The towns still have the authority to regulate all-terrain vehicle and snowmobile use on Old Mountain Road so that such use does not erode the tranquility and wild solitude that the public has come to expect here. There’s no signal I’m aware of that these towns now want to destroy that tranquility or maintain this route to highway standards. The beaver dams and impoundments and the high rock escarpments along this route so familiar to Keene and North Elba residents and visitors are impressive. This natural scene and its ecological values could be seriously jeopardized by the frequent intrusion of motorized vehicles here.  This quiet, natural route through the wilderness also has an important recreational, spiritual and economic benefit for the towns, which doubtless they have long recognized.

In a footnote to its recent decision, the Appellate Court stated:

“Our holding does not necessarily leave DEC without recourse…Without taking any position on that issue, we note that Highway Law § 212 vests DEC with the authority to order the abandonment or discontinuance of a road passing over or through lands within the Forest Preserve whenever a state purpose is endangered by such road.”

From the outset, the state could have utilized this legal tool to formally and finally end Old Mountain Road’s status as a local road or highway because the lands beneath and on either side of the old road are fully within the NYS Forest Preserve. The use of Section 212 would also avoid the considerable local government expense needed to maintain to drivable, highway standards what has long been a wild, rugged foot, snowshoe and ski path through the wilderness. As mentioned, the towns could also be exposed to liability if they do not maintain the route to highway standards.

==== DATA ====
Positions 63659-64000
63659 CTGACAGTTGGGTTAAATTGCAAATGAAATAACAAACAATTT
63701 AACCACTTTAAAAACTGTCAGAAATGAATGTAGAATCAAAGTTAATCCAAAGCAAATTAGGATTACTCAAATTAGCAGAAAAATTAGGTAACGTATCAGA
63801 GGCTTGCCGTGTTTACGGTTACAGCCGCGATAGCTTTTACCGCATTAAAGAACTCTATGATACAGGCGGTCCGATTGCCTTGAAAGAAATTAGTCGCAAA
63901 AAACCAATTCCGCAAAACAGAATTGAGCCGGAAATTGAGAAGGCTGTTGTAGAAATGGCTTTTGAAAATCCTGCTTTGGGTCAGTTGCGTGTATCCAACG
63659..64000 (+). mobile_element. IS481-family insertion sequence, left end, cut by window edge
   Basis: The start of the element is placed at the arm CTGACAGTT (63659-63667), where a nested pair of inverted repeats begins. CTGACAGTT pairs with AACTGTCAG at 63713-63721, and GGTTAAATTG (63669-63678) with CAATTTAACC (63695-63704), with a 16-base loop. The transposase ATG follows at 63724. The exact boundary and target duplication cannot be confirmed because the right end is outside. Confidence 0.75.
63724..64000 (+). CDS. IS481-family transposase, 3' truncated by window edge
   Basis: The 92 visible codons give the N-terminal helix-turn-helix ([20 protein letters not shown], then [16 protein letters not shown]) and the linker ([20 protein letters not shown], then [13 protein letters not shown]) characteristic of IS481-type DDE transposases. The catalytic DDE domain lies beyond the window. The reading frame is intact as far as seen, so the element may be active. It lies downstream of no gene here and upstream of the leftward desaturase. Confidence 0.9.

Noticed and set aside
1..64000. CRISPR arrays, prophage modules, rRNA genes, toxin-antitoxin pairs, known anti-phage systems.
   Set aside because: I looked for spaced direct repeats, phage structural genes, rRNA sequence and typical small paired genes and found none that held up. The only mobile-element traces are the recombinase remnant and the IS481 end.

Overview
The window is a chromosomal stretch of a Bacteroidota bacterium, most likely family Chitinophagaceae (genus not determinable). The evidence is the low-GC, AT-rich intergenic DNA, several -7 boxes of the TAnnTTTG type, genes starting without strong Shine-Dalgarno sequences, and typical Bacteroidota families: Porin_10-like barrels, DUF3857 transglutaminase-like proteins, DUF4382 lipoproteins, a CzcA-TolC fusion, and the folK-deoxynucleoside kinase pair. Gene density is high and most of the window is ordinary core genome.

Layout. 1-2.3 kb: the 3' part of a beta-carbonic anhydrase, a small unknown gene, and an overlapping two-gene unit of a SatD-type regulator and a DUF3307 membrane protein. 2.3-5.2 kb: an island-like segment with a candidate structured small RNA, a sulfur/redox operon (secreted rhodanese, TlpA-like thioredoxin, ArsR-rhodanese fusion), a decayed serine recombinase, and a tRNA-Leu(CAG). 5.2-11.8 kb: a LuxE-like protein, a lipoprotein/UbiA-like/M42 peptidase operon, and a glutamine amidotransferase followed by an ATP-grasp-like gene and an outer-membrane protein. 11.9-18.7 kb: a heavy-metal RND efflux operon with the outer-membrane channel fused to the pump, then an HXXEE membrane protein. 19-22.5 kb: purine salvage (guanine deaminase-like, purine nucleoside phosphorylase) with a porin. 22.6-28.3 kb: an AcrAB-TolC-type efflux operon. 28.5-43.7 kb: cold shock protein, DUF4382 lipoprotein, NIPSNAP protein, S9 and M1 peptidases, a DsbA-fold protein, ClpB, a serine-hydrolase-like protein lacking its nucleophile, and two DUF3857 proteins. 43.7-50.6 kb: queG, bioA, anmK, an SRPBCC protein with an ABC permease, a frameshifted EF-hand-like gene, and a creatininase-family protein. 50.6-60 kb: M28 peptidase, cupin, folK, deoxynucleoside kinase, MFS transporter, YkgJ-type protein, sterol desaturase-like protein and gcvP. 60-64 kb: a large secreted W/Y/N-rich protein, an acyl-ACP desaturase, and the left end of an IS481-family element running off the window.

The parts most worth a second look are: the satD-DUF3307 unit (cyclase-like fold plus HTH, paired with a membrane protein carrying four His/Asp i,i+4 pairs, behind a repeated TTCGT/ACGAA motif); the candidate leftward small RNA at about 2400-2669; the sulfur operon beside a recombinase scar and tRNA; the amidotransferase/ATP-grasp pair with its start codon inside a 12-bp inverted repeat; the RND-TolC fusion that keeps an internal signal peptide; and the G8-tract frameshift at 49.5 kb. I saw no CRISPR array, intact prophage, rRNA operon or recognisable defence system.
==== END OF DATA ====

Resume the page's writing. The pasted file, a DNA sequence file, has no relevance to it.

So, Old Mountain Road still faces an uncertain future. Given its popularity for muscle-powered recreation, the towns are not likely to want to change its character or to spend a lot of money to upgrade it to highway standards. Yet, motor vehicle enthusiasts will doubtless be encouraged by this court ruling. The baton is now passed to DEC Commissioner Seggos to use Section 212 of the State Highway Law to end the current uncertainty and formally abandon Old Mountain Road as a highway wholly within the Forest Preserve in order to preserve the route’s natural resources, scenic beauty and wild character for the benefit of local residents, visitors and businesses that depend upon them.

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The mission of Adirondack Wild: Friends of the Forest Preserve is to advance New York’s ‘Forever Wild’ legacy and Forest Preserve policies in the Adirondack and Catskill Parks, and promote public and private land stewardship that is consistent with wild land values through education, advocacy and research.

Top left, Moose River ©2010 Ken Rimany; Field Notes photographs ©2011 Ken Rimany. Wild Action Now photograph ©2011 David Gibson